Last update: June 25, 2020

War Risks

Inter-state war risks are likely to remain very low because of Germany's friendly diplomatic and economic relations with its neighbours and many other states around the world. The country is closely integrated into the EU, NATO, and other international organisations, and its support for international security missions is set to intensify. Moreover, Germany's defence budget is being raised under Defence Secretary Annegret Kramp-Karrenbauer, including further investment in cyber security to avert digital attacks on online networks and weapons systems. US President Donald Trump’s decision in June 2020 to reduce the number of US troops based in Germany will not alter the country’s low war risk.

Last update: June 25, 2020

Social Stability


The probability of larger demonstrations has increased again since June 2020 following initial restrictions in response to the COVID-19 virus. This includes protests against COVID-19 virus-related restrictions and anti-racism rallies. Overall, Germany faces a heightened risk of anti-immigration and anti-government protests, often triggering counter-demonstrations. Right-wing movements continue to expand their online communication networks, which facilitate the rapid organisation of authorised and spontaneous illegal rallies at short notice, making it more challenging for security forces to estimate the number of participants and prevent violent escalations. Far-left protests are particularly likely in urban areas and usually turn violent on May Day. Environmental activism and farmers’ protests are likely to cause disruption.

Last update: June 25, 2020

Health Risk


Vaccinations required to enter the country

No vaccinations are required to enter the country.

Routine Vaccinations

Hepatitis B: A vaccine is available for children at least two months old.

Diphtheria-Tetanus-Polio: A booster shot should be administered if necessary (once every ten years).

Other Vaccinations

Tick-Borne Encephalitis: For stays in rural zones and for hiking enthusiasts (for children over the age of one).

For Children: All standard childhood immunizations should be up-to-date. In the case of a long stay, the BCG vaccine is recommended for children over one month and the MMR (measles-mumps-rubella) vaccine for children over nine months.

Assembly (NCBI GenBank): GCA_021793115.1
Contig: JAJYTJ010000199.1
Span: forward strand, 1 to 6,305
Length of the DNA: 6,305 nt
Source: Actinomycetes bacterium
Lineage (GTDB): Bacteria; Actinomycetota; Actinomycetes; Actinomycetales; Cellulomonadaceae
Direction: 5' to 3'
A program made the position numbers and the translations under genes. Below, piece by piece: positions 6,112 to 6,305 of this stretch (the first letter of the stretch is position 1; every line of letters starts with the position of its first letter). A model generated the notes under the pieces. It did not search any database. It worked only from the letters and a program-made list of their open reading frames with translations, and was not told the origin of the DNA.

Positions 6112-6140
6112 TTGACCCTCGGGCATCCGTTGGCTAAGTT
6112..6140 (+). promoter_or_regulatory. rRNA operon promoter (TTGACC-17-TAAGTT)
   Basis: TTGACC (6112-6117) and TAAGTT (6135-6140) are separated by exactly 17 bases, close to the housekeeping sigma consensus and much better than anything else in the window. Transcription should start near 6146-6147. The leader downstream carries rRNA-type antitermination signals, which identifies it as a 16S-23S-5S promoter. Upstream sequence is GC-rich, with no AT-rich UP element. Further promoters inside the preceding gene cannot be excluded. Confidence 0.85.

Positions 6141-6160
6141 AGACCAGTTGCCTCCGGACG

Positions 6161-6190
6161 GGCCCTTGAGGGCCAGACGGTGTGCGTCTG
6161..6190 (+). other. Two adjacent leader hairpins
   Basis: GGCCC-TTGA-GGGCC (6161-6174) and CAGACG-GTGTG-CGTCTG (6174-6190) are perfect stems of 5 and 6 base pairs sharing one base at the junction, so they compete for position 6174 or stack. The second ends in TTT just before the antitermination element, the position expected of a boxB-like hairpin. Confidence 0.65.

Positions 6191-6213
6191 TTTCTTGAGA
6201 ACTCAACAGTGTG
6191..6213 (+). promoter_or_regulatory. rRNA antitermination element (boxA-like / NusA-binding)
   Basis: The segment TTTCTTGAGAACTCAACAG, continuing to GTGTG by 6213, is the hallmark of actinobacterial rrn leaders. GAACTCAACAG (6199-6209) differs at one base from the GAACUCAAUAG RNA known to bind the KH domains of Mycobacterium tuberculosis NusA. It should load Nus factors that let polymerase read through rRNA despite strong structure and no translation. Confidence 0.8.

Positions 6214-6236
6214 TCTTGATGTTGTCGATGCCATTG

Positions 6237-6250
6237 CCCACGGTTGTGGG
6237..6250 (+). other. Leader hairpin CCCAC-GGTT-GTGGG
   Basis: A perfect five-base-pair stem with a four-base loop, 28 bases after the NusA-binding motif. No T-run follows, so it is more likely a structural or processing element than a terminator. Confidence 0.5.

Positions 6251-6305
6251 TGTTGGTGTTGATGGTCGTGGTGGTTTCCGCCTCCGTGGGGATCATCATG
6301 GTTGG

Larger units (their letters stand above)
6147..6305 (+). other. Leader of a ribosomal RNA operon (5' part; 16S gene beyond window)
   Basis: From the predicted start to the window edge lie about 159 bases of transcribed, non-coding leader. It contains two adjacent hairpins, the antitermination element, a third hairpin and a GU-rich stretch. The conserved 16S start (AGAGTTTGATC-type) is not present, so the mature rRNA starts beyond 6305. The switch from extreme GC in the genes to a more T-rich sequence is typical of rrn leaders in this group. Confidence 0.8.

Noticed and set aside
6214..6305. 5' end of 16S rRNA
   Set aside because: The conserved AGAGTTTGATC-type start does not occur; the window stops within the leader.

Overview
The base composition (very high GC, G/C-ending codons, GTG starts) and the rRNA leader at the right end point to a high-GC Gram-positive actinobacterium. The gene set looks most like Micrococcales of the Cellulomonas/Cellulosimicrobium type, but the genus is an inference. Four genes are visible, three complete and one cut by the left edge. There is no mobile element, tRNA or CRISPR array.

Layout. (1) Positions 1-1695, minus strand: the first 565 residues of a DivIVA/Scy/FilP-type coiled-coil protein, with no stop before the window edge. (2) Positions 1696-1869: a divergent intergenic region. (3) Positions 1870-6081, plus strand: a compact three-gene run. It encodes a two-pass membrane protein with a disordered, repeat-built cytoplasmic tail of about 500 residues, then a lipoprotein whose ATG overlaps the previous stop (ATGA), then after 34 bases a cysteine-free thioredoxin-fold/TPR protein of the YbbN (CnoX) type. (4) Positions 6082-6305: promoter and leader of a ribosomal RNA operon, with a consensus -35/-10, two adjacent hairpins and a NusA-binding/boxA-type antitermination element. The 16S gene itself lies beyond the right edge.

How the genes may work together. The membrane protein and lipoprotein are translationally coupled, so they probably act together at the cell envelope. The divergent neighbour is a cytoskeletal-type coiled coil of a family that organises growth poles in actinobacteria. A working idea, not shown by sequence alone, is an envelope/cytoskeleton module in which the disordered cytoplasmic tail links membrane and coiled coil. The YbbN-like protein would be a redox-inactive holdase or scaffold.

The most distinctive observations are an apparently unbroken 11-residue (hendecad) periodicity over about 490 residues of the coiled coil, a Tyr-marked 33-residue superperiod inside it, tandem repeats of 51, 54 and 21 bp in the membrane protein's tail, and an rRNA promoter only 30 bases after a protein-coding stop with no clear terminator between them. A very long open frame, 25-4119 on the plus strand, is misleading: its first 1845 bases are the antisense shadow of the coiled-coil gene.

Last update: April 5, 2019

Natural Risks


Heavy snowfall during winter can significantly disrupt traffic, especially outside urban areas. Air and rail travel are most affected by winter weather conditions. Flooding during autumn and winter is possible. In January 2017, the northeast of the country was touched by Storm Axel (the most severe storm since 2006), which was responsible for costly material damage.

Last update: April 5, 2019



Over 3475 road deaths have been reported throughout 2015 in Germany (4.3 road deaths per 100,000 inhabitants). Road maintenance can seem less extensive in some other western European countries. The road network is, however, in a satisfactory state. Driving can be dangerous during winter, especially in the east.

Vehicle exclusion zones exist in some city centers. Pedestrians and drivers are advised to be careful of the many cyclists in Germany. Moreover, pedestrians who fail to comply with prohibitions on crossing the street when streetlights are red risk the assessment of a fine, and are liable in the event of an accident.

The rail network is excellent; frequent and rapid service links principal German and European cities.

Due to the ongoing migrant crisis and consequent border checkpoints implemented between Denmark, Sweden, Austria, and Germany, public transportation between these four countries can be disrupted. Allow ample time for your journey when traveling by road, train, or ferry.

Last update: April 5, 2019

Practical Information


Germany has a continental climate: very hot and dry in the summer and cold and rainy in the winter. In the north of the country, along the Baltic coast, the climate is more temperate (humid and cooler in the summer).

Useful Numbers

Country Code: +49
Police: 110 or 112
Fire Dept., Ambulance: 112


Voltage: 230 V ~ 50 Hz


Last update: April 5, 2019